Much of Meditations displays the influence of two Stoics: Epictetus and Rusticus. Epictetus had been born an illiterate slave, but dictated his philosophy to one of his pupils, who wrote his master's Discourses. Epictetus was an unorthodox Stoic, who believed in greater individual freedom of will rather than the role of Fate. He had a strict moral underpinning to his informal, question-and-answer approach, supported by the idea that individuals are responsible for their own actions and the consequences resulting from them, not Fate. Aurelius's mentor, Rusticus, may have studied with Epictetus and passed on his perspectives to the future emperor.

Empire and Character

The Romans Aurelius presents in his Meditations (notably Book 1) as admirable people adhere to three important characteristics; pater familias, gravitas, and pietas.

The patrician, or aristocratic, Roman citizen established his standing through his ancestry. Thus, pater familias, or familial rule by the eldest living male, was an important Roman trait. Romans placed marble busts of their forefathers together in a household shrine to honor them. The fact that Aurelius even credits his mother in Book 1 is something of a departure from this tradition, for only male ancestors were revered—those whose inheritance of virtue and honor is received either by blood, adoption, or (as was the case of Aurelius's teacher Rusticus) mentorship.

It was not unusual for a powerful elder Roman to formally "adopt" a younger man (who may or may not be a blood relation) with great promise and potential as his "son." The route to becoming emperor of Rome for Aurelius demonstrates the importance of this practice of adoption. Emperor Hadrian first chose Lucius Ceionius Commodus as his successor by publicly declaring his adoption, but this failed when Commodus died in 138 CE. Hadrian then chose Aurelius's uncle, who consequently became Emperor Titus Antoninus Pius when Hadrian died. Titus then adopted his nephew Aurelius at age 17, along with the son of Commodus (following Hadrian's wish), which placed Aurelius in a position to succeed his uncle as the next emperor. In like manner, Aurelius paralleled the practice by pulling his adoptive brother in as co-emperor to honor Hadrian's wishes, even though his brother exhibited little political or military ability.

The virtue of gravitas represented a deep-rooted seriousness and adherence to self-discipline and duty. The downfall of Rome in the latter years of the empire was in part due to an abandonment of this strict sense of self-discipline, along with increased slave labor and a foreign army base. Aurelius hints at this himself throughout Meditations. By contrast, Romans attributed to any non-Roman (i.e., women, slaves, barbarians) the opposite attribute of furor (emotion, or strong, overruling passion).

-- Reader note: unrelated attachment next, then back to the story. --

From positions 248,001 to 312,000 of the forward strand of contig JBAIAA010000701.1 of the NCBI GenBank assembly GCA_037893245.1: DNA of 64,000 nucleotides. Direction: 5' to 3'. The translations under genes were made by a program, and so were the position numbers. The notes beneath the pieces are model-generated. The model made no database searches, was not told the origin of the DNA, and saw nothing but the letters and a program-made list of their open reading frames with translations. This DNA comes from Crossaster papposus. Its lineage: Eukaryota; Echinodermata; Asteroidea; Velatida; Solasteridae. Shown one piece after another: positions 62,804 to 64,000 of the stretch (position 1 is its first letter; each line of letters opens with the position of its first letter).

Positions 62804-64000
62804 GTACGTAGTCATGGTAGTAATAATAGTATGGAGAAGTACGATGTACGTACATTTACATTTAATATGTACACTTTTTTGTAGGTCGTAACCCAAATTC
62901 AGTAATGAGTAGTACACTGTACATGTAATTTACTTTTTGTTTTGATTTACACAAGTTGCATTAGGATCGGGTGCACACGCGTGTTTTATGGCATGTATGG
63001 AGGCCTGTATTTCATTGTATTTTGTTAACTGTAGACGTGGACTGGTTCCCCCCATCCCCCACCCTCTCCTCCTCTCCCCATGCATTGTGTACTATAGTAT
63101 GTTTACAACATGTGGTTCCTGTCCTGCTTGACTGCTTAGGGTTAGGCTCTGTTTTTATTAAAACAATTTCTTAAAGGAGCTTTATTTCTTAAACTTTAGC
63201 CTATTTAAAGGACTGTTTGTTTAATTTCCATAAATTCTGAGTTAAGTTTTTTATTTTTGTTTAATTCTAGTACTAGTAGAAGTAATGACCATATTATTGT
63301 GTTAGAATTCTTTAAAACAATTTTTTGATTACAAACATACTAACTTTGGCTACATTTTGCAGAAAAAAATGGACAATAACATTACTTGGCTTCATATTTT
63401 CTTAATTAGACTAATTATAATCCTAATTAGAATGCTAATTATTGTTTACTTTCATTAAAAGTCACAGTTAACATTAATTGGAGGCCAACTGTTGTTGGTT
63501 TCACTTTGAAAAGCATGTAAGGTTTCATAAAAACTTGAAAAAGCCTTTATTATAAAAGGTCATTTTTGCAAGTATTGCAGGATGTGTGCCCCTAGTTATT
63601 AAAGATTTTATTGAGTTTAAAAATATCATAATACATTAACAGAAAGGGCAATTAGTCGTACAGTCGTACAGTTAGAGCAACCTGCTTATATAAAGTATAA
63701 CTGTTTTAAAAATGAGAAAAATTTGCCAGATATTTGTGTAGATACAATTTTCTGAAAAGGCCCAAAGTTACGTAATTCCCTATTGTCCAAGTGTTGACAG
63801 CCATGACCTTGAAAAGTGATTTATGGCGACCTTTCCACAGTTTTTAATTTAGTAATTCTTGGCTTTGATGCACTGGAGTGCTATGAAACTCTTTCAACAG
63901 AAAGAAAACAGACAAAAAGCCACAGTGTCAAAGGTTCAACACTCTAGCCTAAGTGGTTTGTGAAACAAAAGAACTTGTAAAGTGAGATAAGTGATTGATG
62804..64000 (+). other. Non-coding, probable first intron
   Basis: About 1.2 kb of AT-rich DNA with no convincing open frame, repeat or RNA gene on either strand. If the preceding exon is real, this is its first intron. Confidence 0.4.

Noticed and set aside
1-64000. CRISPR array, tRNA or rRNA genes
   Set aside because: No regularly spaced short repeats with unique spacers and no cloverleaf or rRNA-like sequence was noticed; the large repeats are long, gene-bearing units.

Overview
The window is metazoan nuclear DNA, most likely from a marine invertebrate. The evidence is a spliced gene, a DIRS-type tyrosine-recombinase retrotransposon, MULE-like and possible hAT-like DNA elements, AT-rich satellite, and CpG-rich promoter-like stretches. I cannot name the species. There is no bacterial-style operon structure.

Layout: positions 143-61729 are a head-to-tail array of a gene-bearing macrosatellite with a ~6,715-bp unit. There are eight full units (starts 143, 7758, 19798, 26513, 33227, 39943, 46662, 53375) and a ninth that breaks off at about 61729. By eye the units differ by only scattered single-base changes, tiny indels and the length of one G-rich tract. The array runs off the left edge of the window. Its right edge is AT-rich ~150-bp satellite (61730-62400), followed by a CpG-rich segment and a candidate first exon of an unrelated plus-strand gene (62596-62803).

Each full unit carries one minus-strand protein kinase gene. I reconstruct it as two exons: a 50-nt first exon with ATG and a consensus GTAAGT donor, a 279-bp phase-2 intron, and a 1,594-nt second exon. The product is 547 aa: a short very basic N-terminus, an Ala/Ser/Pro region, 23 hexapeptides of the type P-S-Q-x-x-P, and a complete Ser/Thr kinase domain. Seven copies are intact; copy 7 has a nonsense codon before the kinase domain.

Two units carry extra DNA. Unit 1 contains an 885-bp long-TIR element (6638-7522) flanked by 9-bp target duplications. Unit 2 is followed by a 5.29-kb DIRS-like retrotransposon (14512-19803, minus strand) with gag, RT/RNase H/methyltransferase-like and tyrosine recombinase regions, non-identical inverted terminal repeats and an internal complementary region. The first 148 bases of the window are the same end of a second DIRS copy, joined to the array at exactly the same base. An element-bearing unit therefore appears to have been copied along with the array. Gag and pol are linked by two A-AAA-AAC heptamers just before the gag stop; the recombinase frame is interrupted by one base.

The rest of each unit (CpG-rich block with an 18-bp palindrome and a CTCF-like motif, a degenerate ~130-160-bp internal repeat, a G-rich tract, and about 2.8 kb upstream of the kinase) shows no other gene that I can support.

The Roman trait of pietas represents respect for both forefathers and the Olympian gods. Respect for religion was more or less public. Many upper-class and well-educated Romans either didn't believe in the gods in private, or left the matter open to question, as Aurelius shows in Book 12 of Meditations. However, to cater to those who were religious, or who needed religion as a moral and ethical base, the ideal Roman citizen acknowledged the official Roman pantheon along with the gods of others.

A Unique Work of Literature

Aurelius never intended for Meditations to be made public. The 12 books that make up these personal, written notes are—to some extent—arbitrarily drawn from recurring thoughts, memories, allusions, and philosophical concepts. The author's goal was to juxtapose these meditations in various combinations by replicating philosophical discussions between two people. In these discussions, the implication is often that one speaker is the teacher and the other is the student. Aurelius was middle-aged when he wrote his Meditations and presented the student/teacher exchange as a dialogue in which he took both roles. As Gregory Hays, one translator of the text, puts it, "The first voice seems to represent Marcus's weaker, human side; the second is the voice of philosophy."

His responsibilities in directing the vast Roman empire gave Aurelius little time to continue the philosophical discussions he enjoyed. Meditations was the means by which Aurelius could continue the discussion within himself—a kind of chart along which he could examine his life and perceptions. Regardless of what adverse events he faced, he would be able to keep a balanced state of mind and make reasoned, sensible decisions. What this means is that the 12 books revolve around the same issues from different perspectives in a recurring fashion, with no clear organization by which one book can be distinguished from another. Even so, each book opens with a specific statement. Recurring reminders of the ubiquitous presence of death are found throughout Meditations. Ultimately, it is important to remember that Meditations was written for the personal and private use of the warrior/emperor and was not meant to be made public.